Springboro fiber-optic plan questioned

Springboro City Council is set to vote Thursday on up to $3.5 million in financing for a fiber-optic network. Here the council is pictured earlier this year. STAFF/LAWRENCE BUDD

City manager says Springboro not getting into internet services, just providing ‘quasi road’ for cables

On the eve of an expected vote by Springboro City Council to contract with the Warren County Port Authority for up to $3.5 million in financing for a fiber-optic network, a research fellow from the Buckeye Institute is raising questions about the plan.

ExploreSpringboro to build high-speed, fiber-optic network

Greg Lawson, who has published reports on the risks and issues related to government-owned cable networks, warned that the city or its taxpayers could be left with a large debt if the repayment plan fell short.

“You build it. It doesn’t always become a field of dreams,” Lawson said.

Springboro City Manager Chris Pozzuto said the city is “not building a fiber network to offer government run internet services to customers."

The fiber portion of the project construction is for city use only (connecting Springboro public buildings, water system, etc.), according to Pozzuto. The conduit portion is the portion that Springboro will lease or sell to private ISPs for them to offer their internet services through their own fiber optic lines to the homes and businesses," Pozzuto said.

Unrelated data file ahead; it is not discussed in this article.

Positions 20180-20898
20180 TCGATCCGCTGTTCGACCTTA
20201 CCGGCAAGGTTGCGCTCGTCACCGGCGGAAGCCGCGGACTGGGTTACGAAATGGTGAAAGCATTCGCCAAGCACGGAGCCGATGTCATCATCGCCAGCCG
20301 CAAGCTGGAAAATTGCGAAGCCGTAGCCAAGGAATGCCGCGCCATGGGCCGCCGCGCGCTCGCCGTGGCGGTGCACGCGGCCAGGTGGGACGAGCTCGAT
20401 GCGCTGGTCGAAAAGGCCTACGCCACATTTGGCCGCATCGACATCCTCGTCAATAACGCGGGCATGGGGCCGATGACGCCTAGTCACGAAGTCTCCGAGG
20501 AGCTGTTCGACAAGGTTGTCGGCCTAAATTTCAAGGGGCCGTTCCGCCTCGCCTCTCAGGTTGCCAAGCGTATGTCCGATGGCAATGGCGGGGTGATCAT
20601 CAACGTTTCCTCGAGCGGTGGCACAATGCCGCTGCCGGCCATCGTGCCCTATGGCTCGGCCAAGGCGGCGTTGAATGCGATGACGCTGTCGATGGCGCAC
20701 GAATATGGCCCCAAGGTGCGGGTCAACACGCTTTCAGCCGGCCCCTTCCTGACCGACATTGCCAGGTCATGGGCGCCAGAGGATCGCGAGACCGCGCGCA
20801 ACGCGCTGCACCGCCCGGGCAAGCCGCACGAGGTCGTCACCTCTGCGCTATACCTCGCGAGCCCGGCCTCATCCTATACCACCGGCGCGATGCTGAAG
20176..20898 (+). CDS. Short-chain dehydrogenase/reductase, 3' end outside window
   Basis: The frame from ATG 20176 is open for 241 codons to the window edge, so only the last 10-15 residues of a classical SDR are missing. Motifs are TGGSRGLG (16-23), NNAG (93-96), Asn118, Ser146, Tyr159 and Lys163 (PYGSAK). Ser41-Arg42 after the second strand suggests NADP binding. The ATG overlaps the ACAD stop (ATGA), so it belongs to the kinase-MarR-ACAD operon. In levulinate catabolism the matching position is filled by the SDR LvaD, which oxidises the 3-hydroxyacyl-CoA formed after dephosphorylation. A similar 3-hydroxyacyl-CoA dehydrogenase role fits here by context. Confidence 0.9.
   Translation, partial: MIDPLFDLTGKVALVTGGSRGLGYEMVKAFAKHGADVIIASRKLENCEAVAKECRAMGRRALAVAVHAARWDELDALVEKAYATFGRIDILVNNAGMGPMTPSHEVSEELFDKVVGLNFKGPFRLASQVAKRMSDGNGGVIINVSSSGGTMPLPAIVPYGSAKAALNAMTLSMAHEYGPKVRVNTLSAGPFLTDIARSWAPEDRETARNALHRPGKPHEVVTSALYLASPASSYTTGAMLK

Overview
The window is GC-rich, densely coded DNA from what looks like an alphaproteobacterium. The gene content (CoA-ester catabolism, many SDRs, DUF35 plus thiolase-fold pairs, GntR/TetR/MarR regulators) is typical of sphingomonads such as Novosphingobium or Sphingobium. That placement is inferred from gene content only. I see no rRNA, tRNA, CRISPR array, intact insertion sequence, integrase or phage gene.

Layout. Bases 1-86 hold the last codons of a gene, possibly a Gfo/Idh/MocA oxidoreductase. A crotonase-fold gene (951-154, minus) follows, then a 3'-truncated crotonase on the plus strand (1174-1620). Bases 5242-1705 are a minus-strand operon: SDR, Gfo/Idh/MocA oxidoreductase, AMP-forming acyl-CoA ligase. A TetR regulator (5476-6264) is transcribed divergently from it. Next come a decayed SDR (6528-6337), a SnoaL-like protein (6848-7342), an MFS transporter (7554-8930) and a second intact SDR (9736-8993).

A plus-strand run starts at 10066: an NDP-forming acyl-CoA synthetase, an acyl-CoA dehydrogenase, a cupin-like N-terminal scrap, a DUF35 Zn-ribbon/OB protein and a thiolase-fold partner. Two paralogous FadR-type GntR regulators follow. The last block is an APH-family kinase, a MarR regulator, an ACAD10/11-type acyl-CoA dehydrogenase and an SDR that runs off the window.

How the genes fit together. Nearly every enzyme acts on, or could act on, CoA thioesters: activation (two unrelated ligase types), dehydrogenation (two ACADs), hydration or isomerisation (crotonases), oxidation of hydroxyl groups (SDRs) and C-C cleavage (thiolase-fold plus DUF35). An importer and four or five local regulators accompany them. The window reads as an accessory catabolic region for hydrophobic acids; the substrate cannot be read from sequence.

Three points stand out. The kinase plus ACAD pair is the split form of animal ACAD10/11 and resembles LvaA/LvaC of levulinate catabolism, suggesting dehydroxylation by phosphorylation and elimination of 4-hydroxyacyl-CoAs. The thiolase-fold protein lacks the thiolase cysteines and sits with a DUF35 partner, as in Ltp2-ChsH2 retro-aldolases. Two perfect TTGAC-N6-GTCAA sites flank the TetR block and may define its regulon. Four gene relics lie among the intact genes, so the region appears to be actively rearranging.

“We are building a ‘quasi road’ for government traffic but instead of cars, it is cables traversing it. The fiber cables are for government use. As we put our fiber for government use in the ground we are making the ‘road’ wide enough so private ISPs can use the same road as us to get to customers. We will not run fiber to anyone’s home or any business. We will run fiber to government owned buildings and water and sewer stations to ensure safe drinking water and the like which the report says we should focus on,” Pozzuto said.

“We agree that private enterprise can provide internet services much better than government can, which is why we are not building a government-owned broadband network.”

Lawson said Springboro’s plan could hamper existing providers or delay them in bringing new innovations to the city. He also questioned the timing of the plan, while some residents and businesses were struggling through the coronavirus pandemic.

“It is conceivable it could work out,” said Lawson, who specializes on education and technology issues for the conservative think tank.

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The council meets in work session at 6 p.m. and in formal session at 7 p.m. today at city hall, 320 W. Central Ave. (Ohio 73 in Springboro).

Credit: Lawrence Budd

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